Next, he argues that states adopting the ACA Medicaid expansion have experienced much larger enrollment and spending increases than expected. “More than twice as many people enrolled in Kentucky as expected, more than doubling the expansion’s cost to the state. Twice as many as expected also enrolled in Washington, and nearly three times as many as expected enrolled in California. In Michigan, costs are 50 percent higher than anticipated, and Ohio’s costs are more than twice what was anticipated.”

No. Not doubling the cost to the states. Again, that is federal money not state money. And if the need has been that great, that alone is an indictment of the economy that a certain Republican administration left for others to right. This is part of the cost of bad economic policy and ignores the greater fact:

The insurance pool is the insurance pool. It does not change with insurance coverage. Someone is going to pay for the care, the much more expensive emergency room care, of those without health insurance. That someone would be everyone who has health insurance that will pay the costs of uninsured patients that is passed through to and spread among all paying patients, insured or not.

Lee County RAM photo Lee County
line_zpsoxffahad.jpgThe final argument is even more ridiculous than all others. It cries that some Virginians will lose their subsidized coverage in the Federally Facilitated Marketplace (FFM) if Medicaid is expanded. Okay, let’s get this straight. There is a window opportunity for those with household incomes between 100% and 138% of the Federal Poverty Level (FPL) that Medicaid expansion denial opens to Virginians. So we should not expand Medicaid coverage to all below 138% FPL because Obamacare already covers some small sliver of that population through state legislative omission. We should defend those who are eligible for coverage under Obamacare against becoming eligible for coverage under Obamacare at what will almost universally be less expensive than coverage through the FFM.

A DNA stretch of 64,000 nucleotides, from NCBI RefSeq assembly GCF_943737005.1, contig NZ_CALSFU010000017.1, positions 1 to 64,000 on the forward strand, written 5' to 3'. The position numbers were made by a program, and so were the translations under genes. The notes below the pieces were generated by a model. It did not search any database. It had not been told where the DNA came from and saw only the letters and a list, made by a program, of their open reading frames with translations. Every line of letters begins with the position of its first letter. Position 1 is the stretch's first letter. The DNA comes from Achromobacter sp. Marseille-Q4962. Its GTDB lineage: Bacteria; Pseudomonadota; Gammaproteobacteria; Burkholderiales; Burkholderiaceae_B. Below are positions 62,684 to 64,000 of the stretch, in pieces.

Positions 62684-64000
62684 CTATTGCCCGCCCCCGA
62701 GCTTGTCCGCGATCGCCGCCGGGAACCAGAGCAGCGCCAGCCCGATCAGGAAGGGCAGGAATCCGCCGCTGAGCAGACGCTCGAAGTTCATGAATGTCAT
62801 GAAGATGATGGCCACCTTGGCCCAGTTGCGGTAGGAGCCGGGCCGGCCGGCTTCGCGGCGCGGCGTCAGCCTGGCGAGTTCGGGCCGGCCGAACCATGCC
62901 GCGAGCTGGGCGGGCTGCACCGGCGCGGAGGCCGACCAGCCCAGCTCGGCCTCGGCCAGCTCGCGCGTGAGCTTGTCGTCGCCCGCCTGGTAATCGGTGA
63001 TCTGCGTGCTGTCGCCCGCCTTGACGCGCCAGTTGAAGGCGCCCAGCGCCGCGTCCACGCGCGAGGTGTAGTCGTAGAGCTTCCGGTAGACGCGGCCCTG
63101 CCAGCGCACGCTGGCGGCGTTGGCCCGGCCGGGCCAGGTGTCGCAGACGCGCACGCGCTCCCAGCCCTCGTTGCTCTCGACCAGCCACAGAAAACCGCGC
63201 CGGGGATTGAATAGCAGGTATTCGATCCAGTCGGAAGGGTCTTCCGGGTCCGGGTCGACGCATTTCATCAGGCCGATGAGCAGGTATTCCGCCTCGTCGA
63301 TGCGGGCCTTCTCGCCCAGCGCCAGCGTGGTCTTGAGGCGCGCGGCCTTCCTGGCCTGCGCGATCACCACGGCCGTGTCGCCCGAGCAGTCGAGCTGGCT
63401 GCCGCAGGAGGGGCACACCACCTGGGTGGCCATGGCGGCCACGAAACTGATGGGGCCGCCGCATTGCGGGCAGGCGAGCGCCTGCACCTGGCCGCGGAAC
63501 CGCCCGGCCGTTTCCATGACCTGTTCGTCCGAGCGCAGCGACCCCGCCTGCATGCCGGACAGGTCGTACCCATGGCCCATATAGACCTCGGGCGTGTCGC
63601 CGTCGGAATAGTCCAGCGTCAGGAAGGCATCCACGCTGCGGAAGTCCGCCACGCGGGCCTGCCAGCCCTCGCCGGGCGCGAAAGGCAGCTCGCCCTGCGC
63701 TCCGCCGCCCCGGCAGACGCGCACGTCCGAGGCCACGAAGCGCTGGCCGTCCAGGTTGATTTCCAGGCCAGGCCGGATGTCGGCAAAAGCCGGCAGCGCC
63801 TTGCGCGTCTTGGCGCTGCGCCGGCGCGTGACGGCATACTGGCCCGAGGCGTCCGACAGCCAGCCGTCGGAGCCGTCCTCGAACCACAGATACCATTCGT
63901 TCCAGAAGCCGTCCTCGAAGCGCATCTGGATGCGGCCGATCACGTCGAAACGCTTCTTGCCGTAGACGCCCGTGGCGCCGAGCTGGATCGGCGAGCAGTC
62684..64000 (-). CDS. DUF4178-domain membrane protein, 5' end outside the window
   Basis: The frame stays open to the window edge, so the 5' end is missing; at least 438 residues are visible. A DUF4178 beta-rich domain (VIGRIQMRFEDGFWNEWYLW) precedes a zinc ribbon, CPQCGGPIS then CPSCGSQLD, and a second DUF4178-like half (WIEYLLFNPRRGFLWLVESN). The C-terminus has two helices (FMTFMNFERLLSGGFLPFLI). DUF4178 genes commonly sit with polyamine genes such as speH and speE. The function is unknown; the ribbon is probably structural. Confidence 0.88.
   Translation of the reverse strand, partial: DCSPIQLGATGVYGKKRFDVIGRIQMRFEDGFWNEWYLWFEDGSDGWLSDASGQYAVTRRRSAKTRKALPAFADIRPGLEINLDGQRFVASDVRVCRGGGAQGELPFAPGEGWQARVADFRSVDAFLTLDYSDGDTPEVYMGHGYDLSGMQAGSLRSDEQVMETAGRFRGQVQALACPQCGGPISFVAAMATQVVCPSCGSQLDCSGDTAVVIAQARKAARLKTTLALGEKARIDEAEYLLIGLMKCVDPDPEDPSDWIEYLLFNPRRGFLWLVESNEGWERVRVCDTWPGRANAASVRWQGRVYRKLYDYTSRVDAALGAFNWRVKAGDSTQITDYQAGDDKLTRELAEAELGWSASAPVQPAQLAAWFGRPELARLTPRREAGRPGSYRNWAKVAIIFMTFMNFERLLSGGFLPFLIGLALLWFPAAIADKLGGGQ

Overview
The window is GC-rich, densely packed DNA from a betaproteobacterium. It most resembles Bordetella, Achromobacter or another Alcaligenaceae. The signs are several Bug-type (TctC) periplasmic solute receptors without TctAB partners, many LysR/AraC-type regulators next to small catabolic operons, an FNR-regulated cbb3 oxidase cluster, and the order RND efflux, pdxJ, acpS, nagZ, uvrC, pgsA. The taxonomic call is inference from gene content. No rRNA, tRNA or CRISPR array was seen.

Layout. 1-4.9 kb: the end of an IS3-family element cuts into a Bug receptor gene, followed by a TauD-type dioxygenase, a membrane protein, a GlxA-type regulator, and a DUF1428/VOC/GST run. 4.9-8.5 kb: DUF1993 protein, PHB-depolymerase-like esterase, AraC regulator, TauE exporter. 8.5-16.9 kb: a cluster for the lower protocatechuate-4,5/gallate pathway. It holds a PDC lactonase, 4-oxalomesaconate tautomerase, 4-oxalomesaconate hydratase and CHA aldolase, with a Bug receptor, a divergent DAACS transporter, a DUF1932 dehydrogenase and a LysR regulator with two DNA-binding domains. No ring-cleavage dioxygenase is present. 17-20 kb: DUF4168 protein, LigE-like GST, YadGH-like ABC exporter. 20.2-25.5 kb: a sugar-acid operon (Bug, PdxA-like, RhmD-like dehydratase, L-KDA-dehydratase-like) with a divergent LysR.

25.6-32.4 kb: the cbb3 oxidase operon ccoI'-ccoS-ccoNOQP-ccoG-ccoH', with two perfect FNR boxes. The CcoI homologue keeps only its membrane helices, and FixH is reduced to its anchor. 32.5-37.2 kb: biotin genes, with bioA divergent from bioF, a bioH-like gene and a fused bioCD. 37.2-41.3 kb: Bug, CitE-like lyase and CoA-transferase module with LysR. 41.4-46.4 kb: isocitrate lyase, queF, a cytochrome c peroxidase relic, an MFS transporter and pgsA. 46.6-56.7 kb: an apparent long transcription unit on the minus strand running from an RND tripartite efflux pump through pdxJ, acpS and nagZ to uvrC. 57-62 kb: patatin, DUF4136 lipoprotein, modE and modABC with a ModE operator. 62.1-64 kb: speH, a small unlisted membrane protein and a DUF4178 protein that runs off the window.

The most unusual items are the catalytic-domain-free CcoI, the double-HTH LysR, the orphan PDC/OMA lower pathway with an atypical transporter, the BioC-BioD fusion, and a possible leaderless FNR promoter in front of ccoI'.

There is an attempt to justify all of this by arguing that this is a fiscal issue. No kidding. With this one would have to agree but not with the premise. There is no acknowledgement of what has already been pointed out: Virginians and all Americans have some sort of access to healthcare whether covered by insurance or not. The little game we are being asked to play here is to pretend that denying access to preventative care will somehow lower health care costs in the long run and that it is fine for those with coverage to pay for those without coverage as long as we do it in the most expensive manner.

Nevertheless, the opponents of improving health care delivery in the General Assembly will be trotting out these arguments soon enough. What will be interesting to hear is any proposal for a Republican Alternative Medicaid (RAM) program. That has a nice ring to it. It can be modeled on Remote Area Medical. In fact, it would not be surprising, since gubernatorial candidate Rob Wittman dropped by the November Warsaw Clinic for a looksee, that he might propose combining the two (although he hasn’t posted anything on his website about the visit or the clinic). Maybe a public-private partnership where the state matches the dollar value generosity of private donors and volunteers would meet muster. At the Remote Area Medical clinics the patients don’t complain about the service; only that it doesn’t come round more often.

That would salve the argument that seems to be the underlying theme of those opposed to expansion and the one cited first among their arguments: recipients aren’t grateful enough for us to be bothered. Translation: they don’t vote for us anyway, so screw them.